Did you hear about the woman who gave birth to a cat? Learn about Renaissance News of the Weird in this latest episode of English history podcast Rude Tudors, hosted by literary historian Liz Rodriguez and nerdy laywoman Nicole Keating. Agnes Bowker shocked the country with her tale of a troubled pregnancy that culminated in the birth of a skinned, dead cat. The father may have been a schoolteacher, the devil, or a bear. A room full of women testified to this monstrous birth, but authorities were more skeptical. What did Bowker actually give birth to? Find out the answers to...
Get your weekly dose of hilarious history from the time of Shakespeare, Henry VIII, and Elizabeth I.
Before tobacco was known for dangerous carcinogens, it was believed to be a mystical, medicinal plant sent either from God or the devil himself. In this episode, literary historian Liz Rodriguez and comic actress Nicole Keating uncover the first English encounters with the New World plant in the sixteenth and seventeenth centuries. Find out...
Everyone knows that St. Patrick was a major snake charmer. But what other miracles did he perform? Beginning immediately after his christening, Patrick performed numerous miracles, from defeating levitating wizards to zapping flood waters away with lightning from his fingers. Learn along with literary historian Liz Rodriguez and comedic actress Nicole Keating as they explore the history of Ireland's patron saint.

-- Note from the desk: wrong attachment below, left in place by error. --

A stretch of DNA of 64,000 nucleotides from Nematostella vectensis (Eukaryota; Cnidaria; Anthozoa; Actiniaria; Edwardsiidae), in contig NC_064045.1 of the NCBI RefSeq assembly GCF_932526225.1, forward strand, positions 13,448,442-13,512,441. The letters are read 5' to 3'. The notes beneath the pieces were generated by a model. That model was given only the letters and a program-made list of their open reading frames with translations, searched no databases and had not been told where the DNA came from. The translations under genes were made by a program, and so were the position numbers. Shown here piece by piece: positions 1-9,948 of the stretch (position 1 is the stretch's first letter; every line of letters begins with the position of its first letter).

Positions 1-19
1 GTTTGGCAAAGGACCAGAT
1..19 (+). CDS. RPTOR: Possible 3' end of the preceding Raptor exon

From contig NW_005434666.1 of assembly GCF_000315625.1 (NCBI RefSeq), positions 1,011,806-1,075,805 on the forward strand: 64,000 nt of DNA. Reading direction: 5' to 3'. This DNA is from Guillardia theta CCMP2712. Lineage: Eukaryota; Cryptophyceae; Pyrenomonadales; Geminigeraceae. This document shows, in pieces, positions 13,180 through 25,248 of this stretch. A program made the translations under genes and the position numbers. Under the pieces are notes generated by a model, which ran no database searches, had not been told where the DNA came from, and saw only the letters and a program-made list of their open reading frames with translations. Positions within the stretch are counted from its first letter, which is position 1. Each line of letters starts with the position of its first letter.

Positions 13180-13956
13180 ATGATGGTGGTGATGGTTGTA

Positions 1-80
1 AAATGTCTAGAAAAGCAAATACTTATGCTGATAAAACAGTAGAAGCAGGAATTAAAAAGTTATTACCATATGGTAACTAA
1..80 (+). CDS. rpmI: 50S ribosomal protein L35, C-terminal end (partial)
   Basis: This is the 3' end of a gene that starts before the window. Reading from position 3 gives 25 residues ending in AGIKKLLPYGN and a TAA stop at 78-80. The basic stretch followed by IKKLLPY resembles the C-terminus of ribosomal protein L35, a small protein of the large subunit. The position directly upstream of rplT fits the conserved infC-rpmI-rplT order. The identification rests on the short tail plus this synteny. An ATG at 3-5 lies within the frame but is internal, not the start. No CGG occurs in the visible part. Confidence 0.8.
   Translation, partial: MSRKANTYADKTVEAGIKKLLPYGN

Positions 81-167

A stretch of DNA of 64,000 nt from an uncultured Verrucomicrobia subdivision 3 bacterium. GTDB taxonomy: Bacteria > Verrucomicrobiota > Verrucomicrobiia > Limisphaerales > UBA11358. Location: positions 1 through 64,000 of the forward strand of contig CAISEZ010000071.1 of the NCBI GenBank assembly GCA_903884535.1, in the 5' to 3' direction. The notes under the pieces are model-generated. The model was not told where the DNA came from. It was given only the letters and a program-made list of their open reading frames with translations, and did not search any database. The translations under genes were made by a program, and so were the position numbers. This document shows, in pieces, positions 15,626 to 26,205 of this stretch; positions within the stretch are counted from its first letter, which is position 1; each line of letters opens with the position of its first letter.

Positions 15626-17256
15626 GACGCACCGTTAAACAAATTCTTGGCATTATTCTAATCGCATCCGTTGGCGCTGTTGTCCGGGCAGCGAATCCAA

Faking demonic possession was easier than you might think. In this episode, Renaissance scholar Liz Rodriguez and nerdy laywoman Nicole Keating explore the signs and symptoms of devilish possession laid out in religious history, the New Testament, and early modern pamphlets. Whether Catholic or Puritan, Satan was a problem for everyone, tempting minds even if he wasn't possessing bodies. From physical manifestations like swelling and stiffness to mysterious lumps roving through the body, the visuals associated with demonic possession were creepy as hell. Find out how some people could have simulated these signs of distress and why they were both doubted and believed.